Pyramid goes iron (chef) … sort of

The Fairmont Hotel’s Pyramid restaurant — which I reviewed recently — is doing some great work, but there’s apparently some friendly rivalry in the kitchen over there. Executive chef Andre Natera and exec sous chef Paul Peddle want to show who’s tops right now, so they are demonstrating their talents in an Iron Chef-like face-off tonight in the legendary Venetian Room of the hotel. The four-course dinner with wine pairing from sommelier Hunter Hammett (one of the most astute wine guys in Dallas right now, if you ask me) costs a pretty reasonable $100, especially considering you have two chefs cookin’ for ya.

There are some tickets still available, which you can get by going here.

—  Arnold Wayne Jones

Movie Monday: ‘Warrior’ in wide release

Here’s the beef

There are worse ways to spend two hours in a movie theater than watching hulking, half-naked man-meat wail on each other — in fact, it’s hard to imagine a better way. That’s at least part of the appeal of Warrior.

Set in the world of mixed martial arts, it’s a fiction film (it’s from Gavin O’Connor, the director of Miracle, about the real-life 1980 U.S. Olympic hockey team) about two estranged brothers who face off for the ultimate glory: One (Joel Edgerton), a family man in financial straights, the other (Tom Hardy), a troubled Gulf War veteran with something to prove. If that sounds cliched, just try watching it.

No really, do — because, as predictable and manipulative as Warrior is, it’s also damned entertaining, in the way only the hokiest of sports movies can be. I grew up in a sports household, so have long held a soft spot for movies like Million Dollar Baby, Rocky III and The Fighter, all of which this resembles more than passingly.

Read the entire review here.

DEETS: Starring Tom Hardy, Joel Edgerton. 139 minutes. PG-13. Three stars.

—  Rich Lopez

SHOW vs. SHOW: Girl Talk and Girl in a Coma

Chick on chick action is fine, but when these indie bands face off, everybody wins

RICH LOPEZ  |  Staff Writer
lopez@dallasvoice.com

Who doesn’t like a good girlfight? No, not those videos where pregnant women street punch each other in a Burger King parking lot. In this installment of Show Vs. Show, we take it to a different level. Girl Talk turns music on its ear with astonishing mashups while San Antonio’s Girl in a Coma fuses indie rock with some Latin flair. Both come to town this weekend, but they’re duking it out here first.

The mashup can be a wonderful thing, especially when mastered by Greg Gillis, aka Girl Talk. By taking the heart of one song and the soul of another, he creates astonishing new works. In his latest album, All Day, Cyndi Lauper, the Isley Brothers, Radiohead and Basement Jaxx are some of the few that get his mashup treatment — and the results are magic.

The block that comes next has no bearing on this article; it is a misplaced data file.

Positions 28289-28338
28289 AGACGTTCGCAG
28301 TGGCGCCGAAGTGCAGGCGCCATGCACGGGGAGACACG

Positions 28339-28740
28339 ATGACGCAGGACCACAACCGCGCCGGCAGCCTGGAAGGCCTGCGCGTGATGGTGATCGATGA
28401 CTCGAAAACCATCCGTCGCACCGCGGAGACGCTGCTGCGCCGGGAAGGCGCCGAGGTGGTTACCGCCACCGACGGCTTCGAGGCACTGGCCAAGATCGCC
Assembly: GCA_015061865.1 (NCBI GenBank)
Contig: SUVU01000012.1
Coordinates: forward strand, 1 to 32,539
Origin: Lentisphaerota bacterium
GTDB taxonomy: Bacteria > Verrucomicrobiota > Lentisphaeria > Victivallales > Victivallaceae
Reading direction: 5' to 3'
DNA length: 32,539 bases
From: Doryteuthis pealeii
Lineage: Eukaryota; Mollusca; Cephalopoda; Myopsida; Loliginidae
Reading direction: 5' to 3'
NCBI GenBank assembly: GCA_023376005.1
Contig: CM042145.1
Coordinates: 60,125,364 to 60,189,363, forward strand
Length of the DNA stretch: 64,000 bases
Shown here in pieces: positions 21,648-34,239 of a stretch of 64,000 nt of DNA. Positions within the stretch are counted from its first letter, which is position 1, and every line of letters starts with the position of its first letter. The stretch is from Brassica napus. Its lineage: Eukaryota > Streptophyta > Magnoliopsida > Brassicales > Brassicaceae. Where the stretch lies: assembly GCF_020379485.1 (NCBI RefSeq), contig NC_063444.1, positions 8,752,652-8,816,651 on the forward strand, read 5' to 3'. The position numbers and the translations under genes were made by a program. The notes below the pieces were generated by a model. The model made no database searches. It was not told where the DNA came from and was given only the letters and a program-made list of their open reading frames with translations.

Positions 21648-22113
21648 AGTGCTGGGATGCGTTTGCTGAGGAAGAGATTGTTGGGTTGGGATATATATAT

Girl in a Coma might come off as the little band that could, and they are doing it. With surprising career moves and a tenacious touring schedule, the Texas trio knows how to keep everyone’s attention. Last year’s release, Adventures in Coverland, was a surprising album made of covers — risky for a third album from a band without a huge hit under their name. But the album works so well, who cared? With nods to their Hispanic heritage and punk roots, GIAC took on Bowie, Velvet Underground and Selena and created alt-rock gems.

So which girl is gonna rock out the knockout? We have our guesses. What’s yours?

CLICK ON CHART TO ENLARGE


—  John Wright

The way we were

Face-off: ‘Our Town’ vs. ‘Dreck the Musical’

ARNOLD WAYNE JONES  | Life+Style Editor jones@dallasvoice.com

ON THE BOARDS
OUR TOWN, Addison Theatre Centre, 15650 Addison Road,
Addison. Through Oct. 24.
WaterTowerTheatre.org.
SHREK, Fair Park Music Hall,
909 First Ave. Through Oct. 17.
DallasSummerMusicals.org.

……………………

Even in the program notes of WaterTower Theatre’s current production, the reputation of Our Town as sentimental tripe is difficult to escape. Except in this exquisitely rendered production, it’s clear that rep is completely undeserved. Maybe abuse by countless high schools has soured opinion, but Thornton Wilder’s bare, simple snapshot of small-town life may be idyllic, but hardly is it idealized. This is humanistic theater in the best sense.

True, there would be no It’s a Wonderful Life without Our Town, but don’t allow the Capra-corn style to blind you to this show’s plainspoken beauty. Even before Act 3, when residents of the graveyard propel the action, this is a play dominated by ghosts: Memories, shadows, feelings about things and people from the past that are both specific and universal.